shroud predicts that Mixer will surpass Twitch in the future

Olivia R. May 25, 2020

When former Counter-Strike: Global Offensive pro Michael "shroud" Grzesiek left Twitch for Mixer, a lot of big-name streamers questioned his decision. 

"Who is going to follow shroud now, huh Mixer? Nobody! Nobody's following!" Herschel "Dr Disrespect" Beahm ranted soon after shroud left Twitch. 

At the time, DrDisrespect claimed that Mixer was just trying to be relevent; something they never would be. But now shroud is arguing that Mixer may not only become relevent, but that it could actually become more popular than Twitch in the long term.

In a recent stream, shroud told his fans to be more patient with Mixer. 

"Twitch has been around for longer, therefore there's more people there. So a lot of people don't think of the long-con. They don't think of the long play. They just think of the short-term play," shroud explained. 

shroud admitted that Twitch is currently the top dog, even saying they will continue to do well. He explained that they have long-time streamers who have a good foundation on the platform, and those people have no reason to go anywhere else. 

"But fast forward three, four, five years and the new guys, the up-and-comers, those are the people who will be on Mixer in the future," shroud continued. 

He explained that Twitch is "oversaturated" and people new to streaming would have more success on a platform like Mixer. 

"Mixer is trying to be a haven for those new people," shroud said. 

When it comes to viewers, shroud said that loyal Twitch users may not switch over to Mixer. But that's not Mixer's plan. Instead, Mixer's goal from the beginning was to get attention and then wait to grow a new audience.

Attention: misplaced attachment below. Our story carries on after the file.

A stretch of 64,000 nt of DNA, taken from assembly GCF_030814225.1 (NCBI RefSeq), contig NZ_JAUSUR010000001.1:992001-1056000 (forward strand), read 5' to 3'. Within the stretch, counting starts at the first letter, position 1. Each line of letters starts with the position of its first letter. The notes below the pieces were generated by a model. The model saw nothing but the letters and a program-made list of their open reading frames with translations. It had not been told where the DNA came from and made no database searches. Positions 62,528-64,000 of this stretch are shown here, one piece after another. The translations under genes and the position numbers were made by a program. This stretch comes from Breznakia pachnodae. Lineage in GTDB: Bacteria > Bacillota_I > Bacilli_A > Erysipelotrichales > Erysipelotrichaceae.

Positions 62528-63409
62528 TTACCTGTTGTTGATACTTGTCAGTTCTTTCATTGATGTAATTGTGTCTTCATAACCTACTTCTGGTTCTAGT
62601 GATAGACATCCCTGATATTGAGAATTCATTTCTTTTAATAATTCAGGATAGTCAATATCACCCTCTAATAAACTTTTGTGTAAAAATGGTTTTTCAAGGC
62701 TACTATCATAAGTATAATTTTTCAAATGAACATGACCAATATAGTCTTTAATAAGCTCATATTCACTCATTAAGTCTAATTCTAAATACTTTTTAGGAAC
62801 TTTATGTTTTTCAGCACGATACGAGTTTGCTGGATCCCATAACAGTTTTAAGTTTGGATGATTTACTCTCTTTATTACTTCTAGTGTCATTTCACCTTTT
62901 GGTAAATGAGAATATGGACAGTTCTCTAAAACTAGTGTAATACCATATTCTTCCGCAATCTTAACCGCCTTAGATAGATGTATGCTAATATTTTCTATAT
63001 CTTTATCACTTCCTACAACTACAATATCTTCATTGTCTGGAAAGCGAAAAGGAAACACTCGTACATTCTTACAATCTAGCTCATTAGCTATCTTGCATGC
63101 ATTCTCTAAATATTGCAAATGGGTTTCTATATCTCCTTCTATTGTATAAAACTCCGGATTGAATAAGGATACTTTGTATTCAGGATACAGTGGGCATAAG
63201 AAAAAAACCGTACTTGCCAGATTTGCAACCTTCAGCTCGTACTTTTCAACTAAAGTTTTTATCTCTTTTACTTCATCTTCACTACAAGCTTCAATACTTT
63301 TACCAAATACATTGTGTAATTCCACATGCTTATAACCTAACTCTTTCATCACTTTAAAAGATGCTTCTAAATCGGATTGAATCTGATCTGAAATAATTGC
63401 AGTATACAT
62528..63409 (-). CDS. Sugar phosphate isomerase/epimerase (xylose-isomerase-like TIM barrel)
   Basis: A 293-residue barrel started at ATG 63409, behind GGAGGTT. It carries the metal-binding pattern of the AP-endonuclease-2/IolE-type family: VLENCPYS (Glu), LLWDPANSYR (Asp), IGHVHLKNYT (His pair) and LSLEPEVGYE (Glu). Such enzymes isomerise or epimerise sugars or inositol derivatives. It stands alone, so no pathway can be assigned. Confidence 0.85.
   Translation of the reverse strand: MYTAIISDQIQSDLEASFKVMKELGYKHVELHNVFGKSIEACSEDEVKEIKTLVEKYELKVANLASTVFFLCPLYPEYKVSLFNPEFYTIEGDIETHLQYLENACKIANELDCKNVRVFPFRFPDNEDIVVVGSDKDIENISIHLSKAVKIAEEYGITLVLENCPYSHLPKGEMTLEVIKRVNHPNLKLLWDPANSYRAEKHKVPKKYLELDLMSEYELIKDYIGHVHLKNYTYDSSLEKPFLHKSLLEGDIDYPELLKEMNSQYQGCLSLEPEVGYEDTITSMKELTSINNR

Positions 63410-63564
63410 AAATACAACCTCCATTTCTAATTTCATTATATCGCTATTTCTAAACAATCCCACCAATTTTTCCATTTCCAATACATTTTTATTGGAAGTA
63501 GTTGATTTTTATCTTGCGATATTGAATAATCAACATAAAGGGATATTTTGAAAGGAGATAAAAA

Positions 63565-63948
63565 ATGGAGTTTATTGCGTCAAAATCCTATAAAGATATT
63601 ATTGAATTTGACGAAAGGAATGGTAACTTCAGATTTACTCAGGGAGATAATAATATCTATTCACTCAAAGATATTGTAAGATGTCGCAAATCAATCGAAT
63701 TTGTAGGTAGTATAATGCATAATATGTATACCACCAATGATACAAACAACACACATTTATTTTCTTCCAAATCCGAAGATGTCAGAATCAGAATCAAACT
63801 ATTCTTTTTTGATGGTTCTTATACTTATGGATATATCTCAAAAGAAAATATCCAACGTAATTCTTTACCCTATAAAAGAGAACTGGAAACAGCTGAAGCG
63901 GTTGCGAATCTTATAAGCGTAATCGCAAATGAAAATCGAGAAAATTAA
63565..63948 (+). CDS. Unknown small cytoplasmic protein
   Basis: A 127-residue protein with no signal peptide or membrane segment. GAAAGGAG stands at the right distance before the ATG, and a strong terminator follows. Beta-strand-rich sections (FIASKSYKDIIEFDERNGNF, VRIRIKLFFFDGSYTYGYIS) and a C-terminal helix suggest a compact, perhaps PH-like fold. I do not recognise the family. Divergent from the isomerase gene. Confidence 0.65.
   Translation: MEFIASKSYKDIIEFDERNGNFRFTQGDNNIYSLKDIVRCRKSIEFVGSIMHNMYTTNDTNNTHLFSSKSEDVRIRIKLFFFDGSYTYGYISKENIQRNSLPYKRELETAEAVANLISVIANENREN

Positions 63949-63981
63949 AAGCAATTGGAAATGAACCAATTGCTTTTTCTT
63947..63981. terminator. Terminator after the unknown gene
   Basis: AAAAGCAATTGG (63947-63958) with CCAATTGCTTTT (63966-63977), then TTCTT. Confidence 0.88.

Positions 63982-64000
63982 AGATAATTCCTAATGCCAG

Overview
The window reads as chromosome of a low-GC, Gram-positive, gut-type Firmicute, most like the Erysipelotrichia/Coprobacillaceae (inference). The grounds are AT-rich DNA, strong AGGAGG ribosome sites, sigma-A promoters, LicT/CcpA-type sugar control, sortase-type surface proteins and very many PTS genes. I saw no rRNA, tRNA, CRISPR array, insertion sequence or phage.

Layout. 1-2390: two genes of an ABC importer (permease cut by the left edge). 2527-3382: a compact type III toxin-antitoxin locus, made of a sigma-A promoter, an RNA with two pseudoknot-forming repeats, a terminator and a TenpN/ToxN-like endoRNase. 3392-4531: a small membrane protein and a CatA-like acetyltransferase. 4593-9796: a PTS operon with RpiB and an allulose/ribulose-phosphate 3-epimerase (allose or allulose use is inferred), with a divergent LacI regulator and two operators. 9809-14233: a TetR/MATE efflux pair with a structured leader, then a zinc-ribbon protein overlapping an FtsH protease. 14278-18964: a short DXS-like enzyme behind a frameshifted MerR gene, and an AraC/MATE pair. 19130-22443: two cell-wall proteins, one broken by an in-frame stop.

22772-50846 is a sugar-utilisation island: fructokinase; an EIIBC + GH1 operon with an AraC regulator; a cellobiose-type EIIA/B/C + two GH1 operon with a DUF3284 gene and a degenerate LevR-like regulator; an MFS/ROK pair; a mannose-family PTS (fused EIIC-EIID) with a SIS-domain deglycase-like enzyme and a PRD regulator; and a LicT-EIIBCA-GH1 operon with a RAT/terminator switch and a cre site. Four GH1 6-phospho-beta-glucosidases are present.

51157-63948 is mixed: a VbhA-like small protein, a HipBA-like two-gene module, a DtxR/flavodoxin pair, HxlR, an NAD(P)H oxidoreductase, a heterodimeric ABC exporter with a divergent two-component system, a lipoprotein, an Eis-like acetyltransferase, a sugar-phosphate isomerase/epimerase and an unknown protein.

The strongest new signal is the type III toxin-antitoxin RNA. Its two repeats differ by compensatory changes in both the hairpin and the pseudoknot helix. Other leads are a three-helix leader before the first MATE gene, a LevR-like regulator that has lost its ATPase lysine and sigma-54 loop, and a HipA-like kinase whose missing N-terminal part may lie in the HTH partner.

"You really just have to sit there and fucking wait," shroud said. "Microsoft is perfect. They're fucking huge. They have the resources to just sit there and wait. They can sit there and wait forever. That's how I know Mixer has a very, very good chance to succeed." 

Will Mixer overtake Twitch in the future?

While it's yet to be seen if shroud's theory on Mixer's long-con strategy will play out, it's currently quite clear that streamers are growing increasingly frustrated with Twitch. 

Inconsistent punishments have left content creators feeling that Twitch may favor larger streamers, allowing them to make more severe mistakes that would get smaller streamers permanently banned, like the time Turner "Tfue" Tenney said racially charged language for the third, and what would usually be final, time. Of course, Tfue wasn't banned and is still streaming on Twitch to this day. 

A lot of focus has also been given to the female streamers on Twitch, who seem to get away with things Twitch deems innapropriate on their community guidelines, including suggestive clothing and accidental nudity. Recently, Natalia "Alinity" Mogollon had to basically beg Twitch to ban her after she exposed an entire breast on a live broadcast. Even then, she only received a 24-hour ban. She also notably received no punishment for her mistreatment of animals on stream throughout the past few years, including throwing her cat. 

Twitch recently formed the Twitch Safety Advisory Council, which states that one of its goals is to "improve moderation." It's still unclear if the council will steer Twitch into the right direction when it comes to their unbalanced ban system. But for now, the council has only led to more disdain for the streaming platform as Twitch continues to defend council member Steph "FerociouslySteph" Loehr, even after she suggested that the majority of gamers could be "white supremacists."